If a president can declare a national emergency based on what that president personally believes is a major national problem, and can thereafter use government money and resources to accomplish what the president personally believes is the right thing to do, then the idea that the congress, not the president, is primarily in charge of determining what is done in the name of the “nation” will be ended forever.
Congress is not an inspiring body, mostly, but it is composed of persons elected by the voters, and is thus, theoretically, representing the “national” will, not an individual or “personal” agenda. The President’s job, as outlined in Article II of the Constitution, is to “take care that the laws be faithfully executed.” The President, in other words, is supposed to “execute” the policy decisions made by our representative Congress, not decide what the nation should do based on the president’s personal priorities. However, we do need, as a nation, to allow our president to act for us in emergency situations, and that brings us to the precipice upon which we now find ourselves.
Monarchial rule can take root with an elected monarch, too. Unless the Supreme Court does what would really be something different from what it usually does, deference to this president will return us to those pre-revolutionary times!
Gary Patton is a former Santa Cruz County Supervisor (20 years) and an attorney for individuals and community groups on land use and environmental issues. The opinions expressed are Mr. Patton’s. You can read and subscribe to his daily blog at www.gapatton.net
Email Gary at email@example.com
EAGAN’S SUBCONSCIOUS COMICS. Get your weekly inner chuckle from Tim Eagan’s classic Subconscious playground. Scroll southward.
EAGAN’S DEEP COVER. See Eagan’s “Trickle Down Economics“” down a few pages. As always, at TimEagan.com you will find his most recent Deep Cover, the latest installment from the archives of Subconscious Comics, and the ever entertaining Eaganblog.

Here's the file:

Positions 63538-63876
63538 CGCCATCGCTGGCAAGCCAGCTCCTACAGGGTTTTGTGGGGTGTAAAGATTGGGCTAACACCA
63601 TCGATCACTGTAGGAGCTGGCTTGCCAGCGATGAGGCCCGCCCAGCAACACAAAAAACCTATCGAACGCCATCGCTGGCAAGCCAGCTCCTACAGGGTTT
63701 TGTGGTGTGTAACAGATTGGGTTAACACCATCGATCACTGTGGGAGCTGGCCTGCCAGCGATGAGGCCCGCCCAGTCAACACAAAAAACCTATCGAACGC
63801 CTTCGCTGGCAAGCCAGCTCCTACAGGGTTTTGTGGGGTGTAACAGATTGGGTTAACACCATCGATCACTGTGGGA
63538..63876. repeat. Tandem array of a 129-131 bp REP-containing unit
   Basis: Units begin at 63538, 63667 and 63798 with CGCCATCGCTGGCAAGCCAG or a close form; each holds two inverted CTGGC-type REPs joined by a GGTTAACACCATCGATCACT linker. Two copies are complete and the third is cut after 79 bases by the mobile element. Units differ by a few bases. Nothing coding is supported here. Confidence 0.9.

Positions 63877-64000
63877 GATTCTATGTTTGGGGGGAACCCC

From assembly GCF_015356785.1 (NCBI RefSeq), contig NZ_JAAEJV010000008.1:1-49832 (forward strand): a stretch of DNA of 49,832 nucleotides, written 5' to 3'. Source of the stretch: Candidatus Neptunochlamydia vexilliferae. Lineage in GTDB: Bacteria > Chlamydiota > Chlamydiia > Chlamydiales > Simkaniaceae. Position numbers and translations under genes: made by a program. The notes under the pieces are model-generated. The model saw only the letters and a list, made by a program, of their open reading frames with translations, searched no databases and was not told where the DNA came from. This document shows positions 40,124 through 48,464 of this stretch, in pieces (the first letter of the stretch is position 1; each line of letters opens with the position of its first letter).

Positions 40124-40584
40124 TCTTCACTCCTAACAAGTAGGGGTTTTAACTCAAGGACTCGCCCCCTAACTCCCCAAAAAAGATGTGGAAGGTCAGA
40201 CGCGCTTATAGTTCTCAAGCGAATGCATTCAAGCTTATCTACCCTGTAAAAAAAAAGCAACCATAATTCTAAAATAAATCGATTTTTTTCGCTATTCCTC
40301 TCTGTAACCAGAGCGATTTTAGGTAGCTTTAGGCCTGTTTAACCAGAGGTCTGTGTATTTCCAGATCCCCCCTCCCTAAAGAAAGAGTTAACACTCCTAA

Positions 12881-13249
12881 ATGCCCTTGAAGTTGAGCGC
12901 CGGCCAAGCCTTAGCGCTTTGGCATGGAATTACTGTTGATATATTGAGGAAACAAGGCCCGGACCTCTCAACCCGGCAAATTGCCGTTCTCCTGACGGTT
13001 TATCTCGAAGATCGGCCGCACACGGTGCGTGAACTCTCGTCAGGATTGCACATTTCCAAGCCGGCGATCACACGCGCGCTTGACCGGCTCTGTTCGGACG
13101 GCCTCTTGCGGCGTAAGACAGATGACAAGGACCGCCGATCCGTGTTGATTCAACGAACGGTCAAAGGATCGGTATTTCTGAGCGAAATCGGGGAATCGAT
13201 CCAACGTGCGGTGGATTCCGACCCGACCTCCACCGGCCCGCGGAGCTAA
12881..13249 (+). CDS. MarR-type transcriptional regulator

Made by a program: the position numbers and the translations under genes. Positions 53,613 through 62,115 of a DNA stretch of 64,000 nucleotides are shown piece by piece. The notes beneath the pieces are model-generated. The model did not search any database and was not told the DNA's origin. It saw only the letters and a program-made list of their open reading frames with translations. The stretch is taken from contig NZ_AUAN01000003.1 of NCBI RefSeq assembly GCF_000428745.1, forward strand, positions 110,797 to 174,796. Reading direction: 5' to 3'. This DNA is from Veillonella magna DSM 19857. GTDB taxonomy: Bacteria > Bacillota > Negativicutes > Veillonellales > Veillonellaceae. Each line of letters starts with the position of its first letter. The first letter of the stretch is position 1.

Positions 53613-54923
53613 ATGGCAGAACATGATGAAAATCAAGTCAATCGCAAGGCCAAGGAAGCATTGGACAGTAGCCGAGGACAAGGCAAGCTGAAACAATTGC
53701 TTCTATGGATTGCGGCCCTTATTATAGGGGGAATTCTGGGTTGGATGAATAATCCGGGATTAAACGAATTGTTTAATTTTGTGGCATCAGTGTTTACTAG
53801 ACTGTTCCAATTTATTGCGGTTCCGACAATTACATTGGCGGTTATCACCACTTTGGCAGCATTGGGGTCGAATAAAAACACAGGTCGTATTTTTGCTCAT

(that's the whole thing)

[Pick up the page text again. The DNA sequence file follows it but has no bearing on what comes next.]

Don’t miss the programming of Robots in his blog.
LISA JENSEN LINKS. Lisa says, “Return of the Dueling Divas! My slugfest . . . oops, I mean my reasonable discussion with Christina Waters over this year’s Oscar nominees, wraps up this week at Lisa Jensen Online Express (http://ljo-express.blogspot.com ). Watch the broadcast Sunday night, February 24, 5 pm, and see how we did!” Lisa has been writing film reviews and columns for Good Times since 1975.
THEY SHALL NOT GROW OLD. Peter Jackson (who directed The Hobbit and the Lord of The Rings films) has digitized hundreds of hours of actual World War I battles into a brilliant evocation of what those soldiers went through. Using recordings of soldiers who were in those trenches, he made this 3D colorized documentary to pay tribute to the 100 year anniversary. You’ll see war like we’ve never seen it before, with all the suffering, the humor, the and blood on the screen. It’s not being shown in 3D locally.
CAPERNAUM. It means “Chaos”. A near documentary, heart wrenching story of a Syrian 12 year old trying to stay alive on the streets of Beirut. It’s tireless and unforgiving in telling what the poor and starving parents and children must do in order to stay alive. It’s almost like facing what our local homeless have to face, except Beirut is far away.